NEW ORLEANS — Crews have been busy in recent days tearing out an old flood-control structure on Bayou St. John that has outlived its usefulness and actually become an impediment to a healthy ecosystem, according to those involved with the project.
The dam structure, decorated with rocks and foliage, was built 50 years ago at the bayou and Robert E. Lee Boulevard. Many said it should have been removed years ago, especially after a new flood-control structure was built at the mouth of the bayou at Lake Pontchartrain nearly two decades ago.
The goal of its removal is to improve water flow and fisheries along the Lake Pontchartrain tributary that was once used as the city’s main shipping waterway. The work is being funded by a Gulf of Mexico Sea Grant through a partnership with the National Oceanic and Atmospheric Administration Restoration Center.
The structure is made up of a concrete bulkhead with a drain and several valves designed to allow water flow. Many of those valves, however, are nonfunctional, with some fully closed or and others mostly closed, said Rusty Gaude with the LSU AgCenter and Louisiana Sea Grant office.
“This water control system is actually a vestige of a system that should have been taken out when the last one was installed,” he said. “With the new one, the old one is completely redundant. Not only is it redundant, it didn’t work.”
The new flood-control structure operates properly and could increase water and fish access to the bayou, but that has been inhibited by the obsolete old structure, which acts like a door, Gaude said.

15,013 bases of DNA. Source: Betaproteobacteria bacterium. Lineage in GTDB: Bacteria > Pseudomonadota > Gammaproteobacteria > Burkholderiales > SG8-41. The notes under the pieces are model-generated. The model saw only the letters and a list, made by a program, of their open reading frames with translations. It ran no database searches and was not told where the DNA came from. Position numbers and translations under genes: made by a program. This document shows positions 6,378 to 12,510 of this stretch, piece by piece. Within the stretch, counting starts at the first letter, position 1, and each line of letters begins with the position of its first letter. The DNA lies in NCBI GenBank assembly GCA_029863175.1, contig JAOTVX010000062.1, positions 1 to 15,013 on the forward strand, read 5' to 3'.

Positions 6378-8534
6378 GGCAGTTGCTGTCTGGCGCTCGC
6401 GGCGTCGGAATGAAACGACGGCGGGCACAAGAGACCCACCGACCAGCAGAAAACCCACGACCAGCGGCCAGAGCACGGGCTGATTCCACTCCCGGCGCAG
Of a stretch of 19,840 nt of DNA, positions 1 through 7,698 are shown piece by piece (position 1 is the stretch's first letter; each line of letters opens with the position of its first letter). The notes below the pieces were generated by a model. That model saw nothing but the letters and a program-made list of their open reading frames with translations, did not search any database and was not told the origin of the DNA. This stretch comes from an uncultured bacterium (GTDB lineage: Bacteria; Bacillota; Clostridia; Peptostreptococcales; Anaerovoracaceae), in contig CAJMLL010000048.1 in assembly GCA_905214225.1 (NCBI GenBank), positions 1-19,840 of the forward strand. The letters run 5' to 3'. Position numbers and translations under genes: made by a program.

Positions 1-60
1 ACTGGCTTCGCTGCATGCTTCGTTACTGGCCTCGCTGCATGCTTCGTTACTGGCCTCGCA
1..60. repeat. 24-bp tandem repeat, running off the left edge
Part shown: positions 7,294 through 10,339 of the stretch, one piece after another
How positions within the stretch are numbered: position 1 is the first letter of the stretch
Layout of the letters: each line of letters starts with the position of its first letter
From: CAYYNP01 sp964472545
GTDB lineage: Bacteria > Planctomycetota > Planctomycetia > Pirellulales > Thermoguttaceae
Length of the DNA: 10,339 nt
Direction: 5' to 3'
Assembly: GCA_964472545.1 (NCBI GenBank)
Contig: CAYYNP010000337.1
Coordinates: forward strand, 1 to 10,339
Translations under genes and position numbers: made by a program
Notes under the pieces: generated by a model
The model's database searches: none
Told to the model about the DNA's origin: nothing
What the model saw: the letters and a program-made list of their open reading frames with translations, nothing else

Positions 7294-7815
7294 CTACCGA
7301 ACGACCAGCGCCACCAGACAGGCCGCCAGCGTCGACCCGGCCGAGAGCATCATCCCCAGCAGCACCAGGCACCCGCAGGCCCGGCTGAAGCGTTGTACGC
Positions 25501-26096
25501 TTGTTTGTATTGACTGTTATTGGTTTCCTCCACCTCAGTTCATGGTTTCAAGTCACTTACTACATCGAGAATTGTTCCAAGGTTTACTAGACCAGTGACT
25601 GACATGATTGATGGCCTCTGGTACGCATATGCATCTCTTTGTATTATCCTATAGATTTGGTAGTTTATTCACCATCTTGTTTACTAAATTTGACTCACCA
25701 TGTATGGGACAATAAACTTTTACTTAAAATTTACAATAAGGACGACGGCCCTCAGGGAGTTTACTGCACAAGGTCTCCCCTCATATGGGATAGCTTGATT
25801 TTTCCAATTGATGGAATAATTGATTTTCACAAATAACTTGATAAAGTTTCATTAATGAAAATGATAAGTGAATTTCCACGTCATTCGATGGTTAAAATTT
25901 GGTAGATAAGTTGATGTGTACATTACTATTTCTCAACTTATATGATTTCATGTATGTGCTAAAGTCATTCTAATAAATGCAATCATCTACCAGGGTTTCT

“The door had a small crack in it, and whatever could find its way through the small crack is what made its way up Bayou St. John,” he said.
Gerry Gillen, executive director of the Orleans Levee District, the agency that controls the floodgates at the mouth of the bayou, said there will be key times during the year when the sector gates will be opened a bit to allow a full water column into the bayou.
That, he said, could help improve its ecosystem even more than it would be with the main gates closed and only the sluice gates — basically a metal screen— that allow marine organisms and water to flow, but in a limited amount.
“Hopefully we can have some positive results,” he said.
Gaude said he’s certain there will be a positive change with the structure removed.
“The possibilities of getting a normal ecosystem in there were severely slowed by this old gate,” he said of the dam structure. “Even if you were to open the sector gates and just let the water flow back and forth it still would have piled up at the dam. It had very little flow.”
With a price tag of $156,400, Gaude said the main holdup in removing the dam structure was money. The only reason it’s finally being torn out, he said, is thanks to cooperation among several agencies and the public.
“This is a true community project,” he said.